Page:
Russian "which": det vs modifier

The word “which” is typically analyzed as a determiner (e.g. in the ERG). In Russian, I can of course do that as well and this will account for sentences like (1):

(1)  Kakuju      knigu        Ivan         chitaet?
     which.acc   book.acc     Ivan.nom     read.3sg
"Which book is Ivan reading?" [rus]

My question is, will I be able to use the determiner lexical type to account for sentences like (2):

(1)  Kakuju      Ivan     chitaet  knigu?
     which.acc   Ivan.nom read.3sg book.acc          
"Which book is Ivan reading?" [rus]

Or does this necessitate treating “which” as an adjunct? How do I reason about this?

It can still be a determiner! What these examples show is that, unlike in English, “pied-piping” over the NOM by the wh determiner is not required in Russian.

Not disagreeing, simply looking for the right angle: How do I reason about the fact that which seems to “stand in” for, say, adjectives? Ivan is reading a red book. – Which book is he reading?

Is it compatible with determiners? If not, then it’s not “standing in” for adjectives. It’s just that adjectives are optional, and of course, semantically are one way to narrow the range of referents…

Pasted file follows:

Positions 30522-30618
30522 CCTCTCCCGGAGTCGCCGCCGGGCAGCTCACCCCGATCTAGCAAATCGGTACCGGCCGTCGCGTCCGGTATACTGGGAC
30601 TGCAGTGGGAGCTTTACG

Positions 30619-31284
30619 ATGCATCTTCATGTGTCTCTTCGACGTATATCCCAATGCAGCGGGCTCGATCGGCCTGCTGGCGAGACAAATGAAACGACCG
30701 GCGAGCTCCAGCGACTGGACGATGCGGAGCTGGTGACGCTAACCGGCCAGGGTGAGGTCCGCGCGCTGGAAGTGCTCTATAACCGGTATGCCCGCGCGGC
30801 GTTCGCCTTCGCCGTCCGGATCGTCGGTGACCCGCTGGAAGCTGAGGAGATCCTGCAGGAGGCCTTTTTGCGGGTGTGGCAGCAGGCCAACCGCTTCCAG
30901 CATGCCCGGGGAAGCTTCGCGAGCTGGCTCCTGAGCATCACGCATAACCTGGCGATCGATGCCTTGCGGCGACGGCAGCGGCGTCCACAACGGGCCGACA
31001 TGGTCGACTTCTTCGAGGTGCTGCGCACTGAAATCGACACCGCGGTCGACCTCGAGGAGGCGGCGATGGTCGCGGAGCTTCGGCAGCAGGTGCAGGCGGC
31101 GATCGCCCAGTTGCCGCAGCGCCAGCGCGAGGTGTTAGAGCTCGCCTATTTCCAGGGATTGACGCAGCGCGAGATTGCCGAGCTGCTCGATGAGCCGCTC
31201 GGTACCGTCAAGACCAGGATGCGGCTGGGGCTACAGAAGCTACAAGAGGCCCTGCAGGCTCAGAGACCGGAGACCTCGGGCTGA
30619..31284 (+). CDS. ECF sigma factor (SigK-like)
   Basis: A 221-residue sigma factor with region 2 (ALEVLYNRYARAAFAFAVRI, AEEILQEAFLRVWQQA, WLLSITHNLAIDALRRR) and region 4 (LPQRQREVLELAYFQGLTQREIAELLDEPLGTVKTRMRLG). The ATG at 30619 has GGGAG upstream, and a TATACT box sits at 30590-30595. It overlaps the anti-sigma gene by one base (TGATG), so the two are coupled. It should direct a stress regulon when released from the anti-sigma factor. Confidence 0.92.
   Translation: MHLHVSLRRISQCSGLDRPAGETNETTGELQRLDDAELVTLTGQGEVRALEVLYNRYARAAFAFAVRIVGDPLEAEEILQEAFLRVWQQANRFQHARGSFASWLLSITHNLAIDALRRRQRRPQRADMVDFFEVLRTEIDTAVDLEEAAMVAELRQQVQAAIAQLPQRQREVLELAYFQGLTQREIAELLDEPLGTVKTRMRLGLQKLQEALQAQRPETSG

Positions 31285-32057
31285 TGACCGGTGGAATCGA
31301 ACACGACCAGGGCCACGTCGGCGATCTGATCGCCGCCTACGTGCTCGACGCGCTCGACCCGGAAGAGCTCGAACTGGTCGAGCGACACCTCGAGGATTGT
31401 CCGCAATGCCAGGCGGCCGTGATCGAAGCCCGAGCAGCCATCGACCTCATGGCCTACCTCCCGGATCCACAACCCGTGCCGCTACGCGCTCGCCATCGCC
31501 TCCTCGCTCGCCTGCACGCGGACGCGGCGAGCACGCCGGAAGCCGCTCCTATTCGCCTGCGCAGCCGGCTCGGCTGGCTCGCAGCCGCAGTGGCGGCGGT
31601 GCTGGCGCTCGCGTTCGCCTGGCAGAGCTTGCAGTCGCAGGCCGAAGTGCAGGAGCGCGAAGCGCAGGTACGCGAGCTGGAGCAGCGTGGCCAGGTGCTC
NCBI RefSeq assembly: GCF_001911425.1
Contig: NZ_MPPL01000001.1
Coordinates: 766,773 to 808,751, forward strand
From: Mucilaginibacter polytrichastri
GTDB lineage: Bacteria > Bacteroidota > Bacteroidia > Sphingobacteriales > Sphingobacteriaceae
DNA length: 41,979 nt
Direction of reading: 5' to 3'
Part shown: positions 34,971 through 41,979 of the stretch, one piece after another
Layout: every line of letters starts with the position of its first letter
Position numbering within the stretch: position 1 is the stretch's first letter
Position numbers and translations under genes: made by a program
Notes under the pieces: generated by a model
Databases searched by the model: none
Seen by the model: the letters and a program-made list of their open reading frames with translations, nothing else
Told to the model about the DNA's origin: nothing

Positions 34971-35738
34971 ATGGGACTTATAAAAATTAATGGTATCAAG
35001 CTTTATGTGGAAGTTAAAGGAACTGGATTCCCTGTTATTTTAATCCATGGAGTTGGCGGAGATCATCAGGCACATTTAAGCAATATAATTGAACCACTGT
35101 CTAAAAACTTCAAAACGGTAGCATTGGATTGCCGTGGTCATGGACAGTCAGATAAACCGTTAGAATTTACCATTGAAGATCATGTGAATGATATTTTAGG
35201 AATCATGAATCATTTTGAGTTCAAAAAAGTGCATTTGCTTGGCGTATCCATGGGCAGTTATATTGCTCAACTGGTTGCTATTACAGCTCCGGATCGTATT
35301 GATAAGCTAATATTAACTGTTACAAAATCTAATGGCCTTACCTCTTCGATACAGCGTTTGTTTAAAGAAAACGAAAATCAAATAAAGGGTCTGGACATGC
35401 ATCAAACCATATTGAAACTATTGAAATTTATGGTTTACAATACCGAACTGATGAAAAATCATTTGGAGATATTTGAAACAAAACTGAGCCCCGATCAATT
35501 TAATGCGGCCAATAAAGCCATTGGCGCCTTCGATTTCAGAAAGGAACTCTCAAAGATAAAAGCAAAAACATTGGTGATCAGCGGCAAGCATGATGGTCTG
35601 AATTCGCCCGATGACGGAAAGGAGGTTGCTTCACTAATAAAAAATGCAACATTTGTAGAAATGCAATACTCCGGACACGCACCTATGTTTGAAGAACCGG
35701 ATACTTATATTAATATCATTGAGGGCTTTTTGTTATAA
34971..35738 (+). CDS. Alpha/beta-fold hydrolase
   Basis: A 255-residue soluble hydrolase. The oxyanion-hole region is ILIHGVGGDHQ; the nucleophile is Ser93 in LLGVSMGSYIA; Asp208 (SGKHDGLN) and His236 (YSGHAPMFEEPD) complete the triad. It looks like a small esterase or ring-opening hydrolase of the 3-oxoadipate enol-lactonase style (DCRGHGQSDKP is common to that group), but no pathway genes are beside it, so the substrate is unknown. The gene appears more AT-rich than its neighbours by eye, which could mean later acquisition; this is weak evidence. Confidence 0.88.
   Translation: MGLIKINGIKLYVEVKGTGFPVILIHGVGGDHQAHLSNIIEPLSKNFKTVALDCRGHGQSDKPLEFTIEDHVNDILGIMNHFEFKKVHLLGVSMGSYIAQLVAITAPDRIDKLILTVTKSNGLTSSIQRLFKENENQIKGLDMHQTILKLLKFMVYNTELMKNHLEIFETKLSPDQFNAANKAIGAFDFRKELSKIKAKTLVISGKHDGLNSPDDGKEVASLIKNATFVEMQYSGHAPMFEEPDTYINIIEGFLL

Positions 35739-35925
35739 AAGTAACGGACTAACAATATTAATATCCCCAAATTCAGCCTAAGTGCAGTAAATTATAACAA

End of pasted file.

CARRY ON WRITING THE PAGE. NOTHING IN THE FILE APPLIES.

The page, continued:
You could also answer which book is he reading? with Kim’s book.

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I guess my problem is that it is hard for me to say what a determiner is in Russian. I suppose words like this and that, in which case you could in principle say:

Kakuju etu knigu?
which  this book?

– but only in special circumstances, like if you were echoing: He is reading THIS bookWhich “THIS” book?

I’m not sure I’ve ever seen a convincing case of an equivalent of which that had to be analyzed as an adjective. Maybe go with determiner as the default hypothesis until shown otherwise?